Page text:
Seduced by Tasmanian seafood

Oysters steamed in Tasmanian sparkling.
Oysters steamed in Tasmanian sparkling. Photo: Adam Liaw

The conditions that produce an abundance of truly great seafood aren't a mystery, but bringing them together in one place at the right time is anything but ordinary.

You need the right geography; cold water conditions for slow, patient growth, light to keep the land and water rich in nutrients, sheltered areas to attract different species, and proximity to a continental shelf for biodiversity. You need help from human history, too; not so many people so the water stays clean, but enough of the right kind to care for its preservation so it isn't spoiled by pollution or overfishing.

Out on the D'Entrecasteaux Channel that runs between Bruny Island and the southeastern Tasmanian mainland, it's clear that these things have come together for Tasmania all at the right time.

I'm touring by boat on Pennicott Wilderness Journeys' Tasmanian Seafood Seduction cruise, and although we're only minutes from Hobart's city centre the water is clean and uncommonly clear. Tasmanian seafood has always been exquisite, and there's an awful lot of it. This island produces just about all of Australia's local salmon, and Australians are eating more of that than ever before.

The Tasmanian fish of choice, however, is the Striped Trumpeter, a rich and firm-fleshed white fish that many Tasmanians consider the best eating in the ocean. Heading out on your boat (or that of a friend) to haul in your own seafood is a favourite distraction down here and ironically, it's that very pastime that not so long ago made it hard for visitors to really get amongst it.

The old adage of trying to sell ice to Inuits comes to mind, and finding Tasmania's best seafood while on dry land once meant cooking it yourself. Abalone wasn't considered especially gourmet, sea urchin certainly not so, and few Tasmanians were willing to pay top dollar for lobster in a restaurant when they could just walk down to the water and grab one themselves. Outside of a few higher-end Chinese establishments in Hobart with live tanks, Tasmanian seafood was usually either cooked on a barbecue with some mates, or battered, deep-fried and wrapped with chips in brown paper (though you won't hear any complaints about any of that from me).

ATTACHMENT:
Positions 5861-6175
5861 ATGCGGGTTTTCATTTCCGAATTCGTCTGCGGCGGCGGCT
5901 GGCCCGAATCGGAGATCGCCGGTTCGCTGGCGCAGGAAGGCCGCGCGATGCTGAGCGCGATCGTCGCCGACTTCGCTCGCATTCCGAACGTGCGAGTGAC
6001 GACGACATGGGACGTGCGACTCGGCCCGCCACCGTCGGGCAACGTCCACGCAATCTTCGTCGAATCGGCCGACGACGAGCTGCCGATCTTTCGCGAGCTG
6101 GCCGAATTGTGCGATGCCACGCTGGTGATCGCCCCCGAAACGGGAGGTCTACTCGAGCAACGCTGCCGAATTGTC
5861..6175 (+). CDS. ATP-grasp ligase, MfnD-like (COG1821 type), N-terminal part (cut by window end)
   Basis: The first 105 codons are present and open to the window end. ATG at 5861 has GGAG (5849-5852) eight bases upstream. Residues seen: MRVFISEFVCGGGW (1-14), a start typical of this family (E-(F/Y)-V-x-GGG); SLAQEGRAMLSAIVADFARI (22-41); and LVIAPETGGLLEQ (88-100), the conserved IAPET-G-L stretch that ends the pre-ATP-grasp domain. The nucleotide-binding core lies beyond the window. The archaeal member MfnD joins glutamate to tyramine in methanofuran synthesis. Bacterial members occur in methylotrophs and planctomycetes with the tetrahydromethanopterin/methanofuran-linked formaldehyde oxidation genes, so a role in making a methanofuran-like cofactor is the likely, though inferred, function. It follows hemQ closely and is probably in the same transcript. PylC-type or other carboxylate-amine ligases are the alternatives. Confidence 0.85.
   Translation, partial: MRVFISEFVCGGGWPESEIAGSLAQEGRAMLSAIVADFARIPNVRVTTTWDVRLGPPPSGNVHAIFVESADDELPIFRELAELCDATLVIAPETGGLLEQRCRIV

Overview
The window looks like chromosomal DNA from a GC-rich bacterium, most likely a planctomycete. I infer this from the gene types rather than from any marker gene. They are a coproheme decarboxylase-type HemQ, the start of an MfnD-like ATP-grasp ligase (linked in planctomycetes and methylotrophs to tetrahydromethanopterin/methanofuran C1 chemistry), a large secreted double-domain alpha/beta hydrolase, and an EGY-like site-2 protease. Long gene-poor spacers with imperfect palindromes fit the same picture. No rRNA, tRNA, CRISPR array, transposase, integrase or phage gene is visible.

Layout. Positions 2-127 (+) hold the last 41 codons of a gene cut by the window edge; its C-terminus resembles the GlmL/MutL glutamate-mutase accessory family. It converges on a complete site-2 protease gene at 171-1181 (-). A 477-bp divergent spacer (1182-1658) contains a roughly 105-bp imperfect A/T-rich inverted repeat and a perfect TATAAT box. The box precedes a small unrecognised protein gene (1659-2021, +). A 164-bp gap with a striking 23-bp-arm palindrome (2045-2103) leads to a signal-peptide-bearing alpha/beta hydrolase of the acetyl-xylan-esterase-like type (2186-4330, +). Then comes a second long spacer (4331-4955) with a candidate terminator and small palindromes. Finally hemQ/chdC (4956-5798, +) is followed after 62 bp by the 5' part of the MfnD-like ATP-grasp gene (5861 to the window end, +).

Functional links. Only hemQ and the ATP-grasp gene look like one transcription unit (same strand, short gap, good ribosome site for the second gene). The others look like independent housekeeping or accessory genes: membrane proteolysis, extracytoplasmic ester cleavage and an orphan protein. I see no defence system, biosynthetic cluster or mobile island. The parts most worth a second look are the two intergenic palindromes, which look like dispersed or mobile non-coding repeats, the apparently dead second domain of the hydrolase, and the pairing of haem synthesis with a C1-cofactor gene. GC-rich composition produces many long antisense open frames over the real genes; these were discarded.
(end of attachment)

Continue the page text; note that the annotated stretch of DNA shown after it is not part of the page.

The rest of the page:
These days, however, finding fresh seafood is a much simpler process. There are lots of restaurants that place Tasmanian seafood front and centre. Dropping into Franklin, perhaps Hobart's best known fine-diner, I saw a fisherman pull his boat trailer up right outside the restaurant door and new head chef Annaliese Gregory carting fish directly from the deck into the kitchen.

Turning up to a great restaurant is one way to do it, but my seafood tour with Pennicott Wilderness Journeys takes a different approach. It recreates for visitors that local Tasmanian experience of a day out on a boat, for a moveable on-water feast.

We start with oysters from Bruny Island's Get Shucked that are plump and creamy with the mineral tang of being pulled fresh from the sea. We have them natural and lightly steamed in Tasmanian sparkling wine. Passing by some of the Channel's ubiquitous salmon farms we have salmon belly sashimi, cut fresh and served with soy sauce and wasabi. Sadly not the locally grown Tasmanian wasabi, but the star of this show is certainly the fish itself.

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A few coves on and we've stopped for lobster. A live Southern rock lobster is dispatched humanely and prepared both as sashimi and lightly poached in seawater. The simple pleasure of cooking a crustacean in the water it was caught in, is truly as good as seafood gets.

From there, things are even more interesting as I'm invited to take part in gathering, preparing and cooking. It's a treat not normally extended to guests, but in my case they've made an exception. My hosts dive for abalone and sea urchin. I get in the water too, but licensing restrictions mean I'm just observing while they gather the final course. On deck, the abalone is sliced and quickly fried in butter and the sea urchin cleaned and eaten immediately, the large orange "tongues" buttery and sweet with a glass of Tasmanian riesling.

I get to cook as well, throwing together a few on-hand ingredients to steam a whole cleaned abalone in salt and sake, and topping it with lobster meat fried in brown butter. It's stupidly decadent, but in the context of a day-long seafood meal it seems fitting.

If you've ever wondered if you can have too much of a good thing, I can confidently tell you from hard experience that when it comes to Tasmanian seafood the answer is no, you cannot.

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This article brought to you by Tourism Tasmania.